State police have now released their investigative report into former House Speaker Bobby Harrell, nearly one year after its completion led to charges against one of the most powerful men in the Statehouse.
The final eight pages of the report are blacked out, which a State Law Enforcement Division (SLED) spokesman said followed state laws allowing law enforcement to withhold information that could eventually be “used in a prospective law enforcement action.”
Previously, First Circuit Solicitor David Pascoe — whose office prosecuted Harrell this year — would not say if the investigation had been expanded into other lawmakers or Statehouse personnel. However, part of the ex-Speaker’s plea deal would require him to act as an informant or witness in further proceedings.
SLED began investigating Harrell’s finances in 2013 after the State Attorney General’s Office forwarded a complaint from Ashley Landess, the president of the libertarian thinktank South Carolina Policy Council. SLED finished its report in late 2013. Attorney General Alan Wilson then turned it over as evidence for the State Grand Jury in January of this year. That sparked a protracted court battle between Harrell and the Attorney General that eventually led Wilson to recuse himself in favor of Pascoe.
In September, a second grand jury eventually returned ten indictments against the Speaker. Harrell pleaded guilty to six counts of use of campaign funds for personal expenses last month and was sentenced to six years in prison, suspended in favor of three years probation with a $30,000 fine. He also resigned his seat in the House.
The SLED report focused largely on discrepancies with how Harrell reported his campaign expenses, versus what his financial records actually showed. Investigators also revealed dozens of interviews conducted with Harrell and his staff that were not revealed in court.
More details were also given about flights that Harrell took in his private plane and charged to his campaign account. Most of the flights appeared to be for legitimate reasons, but SLED agents noted issues in how the Speaker (who also acted as pilot) calculated his own reimbursement rate.
During one of those trips, investigators said Harrell flew his plane to Fort Lauderdale, Fla., for a 2009 high school baseball tournament. He charged his campaign account $3,800 for the flight, citing only “legislative travel.” When investigators asked how the trip served state business, the report said Harrell called it a “see and be seen trip” with constituents. The report also reveals a previously unreported flight to the June 2010 opening of the “Wizarding World of Harry Potter” at Universal Studios amusement park in Orlando, Florida. The Wizarding World opening coincided with the dates of the 2010 National Speakers Conference that Harrell reported attending in Annapolis, MD at the same time.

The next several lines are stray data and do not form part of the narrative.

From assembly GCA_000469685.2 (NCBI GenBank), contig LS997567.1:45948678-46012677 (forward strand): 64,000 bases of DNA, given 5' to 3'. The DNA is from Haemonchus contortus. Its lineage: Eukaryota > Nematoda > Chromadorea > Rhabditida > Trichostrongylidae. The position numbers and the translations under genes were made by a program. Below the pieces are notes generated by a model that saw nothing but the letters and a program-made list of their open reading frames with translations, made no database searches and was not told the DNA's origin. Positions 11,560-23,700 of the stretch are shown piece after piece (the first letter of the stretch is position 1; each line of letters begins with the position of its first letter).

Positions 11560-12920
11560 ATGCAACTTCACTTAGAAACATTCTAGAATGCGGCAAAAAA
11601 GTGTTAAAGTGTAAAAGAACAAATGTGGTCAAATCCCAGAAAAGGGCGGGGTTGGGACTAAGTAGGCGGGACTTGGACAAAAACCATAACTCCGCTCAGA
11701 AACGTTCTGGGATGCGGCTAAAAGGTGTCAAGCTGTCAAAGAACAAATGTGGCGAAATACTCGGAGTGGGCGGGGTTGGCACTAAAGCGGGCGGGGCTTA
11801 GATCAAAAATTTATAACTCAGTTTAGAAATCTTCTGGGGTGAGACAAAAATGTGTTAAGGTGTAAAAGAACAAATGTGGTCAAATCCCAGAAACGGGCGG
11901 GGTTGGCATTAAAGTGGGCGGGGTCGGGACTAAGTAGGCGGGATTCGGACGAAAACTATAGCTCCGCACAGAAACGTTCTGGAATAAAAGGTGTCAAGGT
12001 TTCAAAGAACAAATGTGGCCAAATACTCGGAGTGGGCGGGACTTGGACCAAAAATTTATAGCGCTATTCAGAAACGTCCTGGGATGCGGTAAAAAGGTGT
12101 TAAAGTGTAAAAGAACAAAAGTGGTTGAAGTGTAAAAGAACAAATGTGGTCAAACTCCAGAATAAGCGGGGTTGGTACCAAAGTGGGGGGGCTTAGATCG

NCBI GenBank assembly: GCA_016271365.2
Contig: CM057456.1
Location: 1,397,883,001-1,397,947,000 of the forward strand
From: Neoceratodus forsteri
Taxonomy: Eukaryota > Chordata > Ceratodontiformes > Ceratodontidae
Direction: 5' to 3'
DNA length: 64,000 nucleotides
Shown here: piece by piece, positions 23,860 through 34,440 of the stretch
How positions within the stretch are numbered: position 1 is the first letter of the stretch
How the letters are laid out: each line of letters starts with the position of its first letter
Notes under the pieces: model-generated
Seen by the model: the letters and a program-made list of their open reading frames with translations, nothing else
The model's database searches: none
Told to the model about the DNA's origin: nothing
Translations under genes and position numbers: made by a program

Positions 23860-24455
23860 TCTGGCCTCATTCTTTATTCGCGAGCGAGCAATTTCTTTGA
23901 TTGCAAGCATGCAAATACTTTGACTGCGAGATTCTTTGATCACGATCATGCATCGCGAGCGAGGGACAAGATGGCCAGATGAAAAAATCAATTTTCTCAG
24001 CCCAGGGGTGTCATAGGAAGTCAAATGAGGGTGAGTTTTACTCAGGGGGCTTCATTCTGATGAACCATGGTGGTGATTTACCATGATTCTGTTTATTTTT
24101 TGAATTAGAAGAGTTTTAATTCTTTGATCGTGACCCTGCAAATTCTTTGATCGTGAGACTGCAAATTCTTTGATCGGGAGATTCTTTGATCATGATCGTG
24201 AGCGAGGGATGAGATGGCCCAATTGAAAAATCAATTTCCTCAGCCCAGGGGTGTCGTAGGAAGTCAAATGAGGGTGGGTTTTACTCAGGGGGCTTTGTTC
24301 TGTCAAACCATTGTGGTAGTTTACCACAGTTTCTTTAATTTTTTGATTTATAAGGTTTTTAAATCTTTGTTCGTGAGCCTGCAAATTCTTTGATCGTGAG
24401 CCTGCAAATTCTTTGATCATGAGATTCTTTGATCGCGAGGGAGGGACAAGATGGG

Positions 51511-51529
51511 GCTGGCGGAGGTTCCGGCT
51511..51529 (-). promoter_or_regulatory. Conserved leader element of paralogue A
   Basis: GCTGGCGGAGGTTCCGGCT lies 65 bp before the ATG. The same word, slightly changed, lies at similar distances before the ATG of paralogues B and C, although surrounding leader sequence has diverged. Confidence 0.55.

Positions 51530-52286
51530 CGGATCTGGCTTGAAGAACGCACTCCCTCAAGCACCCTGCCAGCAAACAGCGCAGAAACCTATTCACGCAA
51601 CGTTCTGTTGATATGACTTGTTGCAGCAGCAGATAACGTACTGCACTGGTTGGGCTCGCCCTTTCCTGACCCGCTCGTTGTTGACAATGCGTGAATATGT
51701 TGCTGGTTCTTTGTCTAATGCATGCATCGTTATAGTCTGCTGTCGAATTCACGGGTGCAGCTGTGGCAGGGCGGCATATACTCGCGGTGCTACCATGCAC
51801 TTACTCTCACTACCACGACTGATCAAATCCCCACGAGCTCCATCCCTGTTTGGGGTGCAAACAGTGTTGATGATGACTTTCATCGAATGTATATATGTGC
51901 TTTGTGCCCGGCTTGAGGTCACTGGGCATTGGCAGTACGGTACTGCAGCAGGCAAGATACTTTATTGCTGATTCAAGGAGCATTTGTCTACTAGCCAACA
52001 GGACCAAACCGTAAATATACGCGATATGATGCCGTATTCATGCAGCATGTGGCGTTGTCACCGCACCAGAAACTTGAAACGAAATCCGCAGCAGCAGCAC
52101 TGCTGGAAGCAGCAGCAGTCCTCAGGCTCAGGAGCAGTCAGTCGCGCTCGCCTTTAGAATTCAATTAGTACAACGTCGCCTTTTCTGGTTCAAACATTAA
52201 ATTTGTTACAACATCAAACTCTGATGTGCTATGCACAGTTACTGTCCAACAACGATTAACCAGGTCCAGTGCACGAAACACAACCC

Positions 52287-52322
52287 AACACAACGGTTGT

When he was asked about the Orlando trip, Harrell provided a copy of an invitation to the event as his itinerary. The invitation did not indicate a name. Harrell also told investigators that he went on the trip to meet “with film company executives in regard to film legislation that was under consideration” at the time. The report said the Speaker did not provide any documentation indicating who the film company executives were or where and when the meeting took place.
On his documents, Harrell also listed trips to legislative conferences or committee meetings in Sea Island, GA; Key Biscayne, FL; Washington, DC; Kiawah Island, SC; Charleston; San Francisco, CA; Anchorage, Alaska; and Dublin, Ireland from 2009 to 2012.
Harrell’s spokesman at the time Greg Foster said Harrell was allowed by state law to use campaign funds to pay for travel as an ordinary expense of his office. This allowed the Speaker to use campaign funds instead of state funds for travel expenses. Foster further said that Harrell was trying to be elected as either president or chairman of the Southern Legislative Conference at the time. Foster argued Harrell would have tried hosting conferences in Charleston to benefit the local economy if he had been elected.
The report also noted more than $22,000 paid to E Systems Solutions, a company that set up wireless access for Harrell’s offices. But the report also noted E Systems was paid to set up his wife’s computer, repair computers inside the home, and connect a Nintendo Wii to the wireless network.
The report also examined nearly $23,000 in discrepancies that Harrell repaid his campaign fund in 2012 (after a critical Charleston Post & Courier report). The report noted the Speaker cut himself a check on at least nine occasions using campaign funds, but the expenditure reports he provided would be up to a thousand dollars lower than the checks he wrote. Neither the checks nor the E Systems payments were part of the final indictments against Harrell.